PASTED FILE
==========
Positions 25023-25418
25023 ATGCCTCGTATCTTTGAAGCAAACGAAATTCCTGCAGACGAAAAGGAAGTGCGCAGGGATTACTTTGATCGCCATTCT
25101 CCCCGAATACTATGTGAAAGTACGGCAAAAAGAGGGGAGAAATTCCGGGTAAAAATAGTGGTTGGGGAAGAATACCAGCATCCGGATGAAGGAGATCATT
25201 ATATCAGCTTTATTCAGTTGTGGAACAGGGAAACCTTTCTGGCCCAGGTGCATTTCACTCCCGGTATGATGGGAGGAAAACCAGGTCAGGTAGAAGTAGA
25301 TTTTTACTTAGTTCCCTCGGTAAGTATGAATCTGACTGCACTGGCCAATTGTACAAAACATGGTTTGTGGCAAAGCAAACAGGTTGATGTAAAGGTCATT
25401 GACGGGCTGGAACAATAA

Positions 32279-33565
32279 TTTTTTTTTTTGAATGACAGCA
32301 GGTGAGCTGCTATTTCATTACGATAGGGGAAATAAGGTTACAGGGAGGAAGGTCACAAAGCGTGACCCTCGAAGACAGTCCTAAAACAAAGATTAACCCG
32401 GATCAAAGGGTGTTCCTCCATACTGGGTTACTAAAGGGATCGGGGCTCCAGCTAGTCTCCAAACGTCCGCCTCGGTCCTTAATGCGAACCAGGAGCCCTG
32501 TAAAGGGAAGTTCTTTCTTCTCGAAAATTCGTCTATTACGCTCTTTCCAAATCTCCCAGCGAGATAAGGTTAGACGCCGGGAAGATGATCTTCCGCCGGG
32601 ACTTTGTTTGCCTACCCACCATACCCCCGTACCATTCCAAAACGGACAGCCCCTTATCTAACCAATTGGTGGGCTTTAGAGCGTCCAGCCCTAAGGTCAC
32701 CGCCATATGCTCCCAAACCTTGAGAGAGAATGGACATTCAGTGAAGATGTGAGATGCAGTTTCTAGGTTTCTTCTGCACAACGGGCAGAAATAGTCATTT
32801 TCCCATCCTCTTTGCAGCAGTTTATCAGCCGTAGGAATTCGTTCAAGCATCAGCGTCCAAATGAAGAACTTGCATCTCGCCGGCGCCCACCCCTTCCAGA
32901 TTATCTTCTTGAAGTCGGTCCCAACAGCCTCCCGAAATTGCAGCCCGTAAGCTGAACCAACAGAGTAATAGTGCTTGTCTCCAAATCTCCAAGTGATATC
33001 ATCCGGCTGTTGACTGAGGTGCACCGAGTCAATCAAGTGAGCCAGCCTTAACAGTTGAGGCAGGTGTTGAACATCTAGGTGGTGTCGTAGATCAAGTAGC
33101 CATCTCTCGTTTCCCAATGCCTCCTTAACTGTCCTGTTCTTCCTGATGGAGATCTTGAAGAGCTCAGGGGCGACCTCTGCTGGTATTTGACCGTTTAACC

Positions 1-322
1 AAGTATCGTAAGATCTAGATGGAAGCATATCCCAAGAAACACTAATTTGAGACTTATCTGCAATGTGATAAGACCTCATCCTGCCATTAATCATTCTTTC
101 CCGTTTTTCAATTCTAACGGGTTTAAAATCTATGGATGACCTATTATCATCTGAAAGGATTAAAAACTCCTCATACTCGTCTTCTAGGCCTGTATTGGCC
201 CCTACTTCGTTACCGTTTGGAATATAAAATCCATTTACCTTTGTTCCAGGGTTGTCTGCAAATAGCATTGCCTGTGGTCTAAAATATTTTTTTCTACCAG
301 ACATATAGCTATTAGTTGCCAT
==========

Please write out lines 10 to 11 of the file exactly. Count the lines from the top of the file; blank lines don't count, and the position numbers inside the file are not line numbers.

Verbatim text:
32401 GATCAAAGGGTGTTCCTCCATACTGGGTTACTAAAGGGATCGGGGCTCCAGCTAGTCTCCAAACGTCCGCCTCGGTCCTTAATGCGAACCAGGAGCCCTG
32501 TAAAGGGAAGTTCTTTCTTCTCGAAAATTCGTCTATTACGCTCTTTCCAAATCTCCCAGCGAGATAAGGTTAGACGCCGGGAAGATGATCTTCCGCCGGG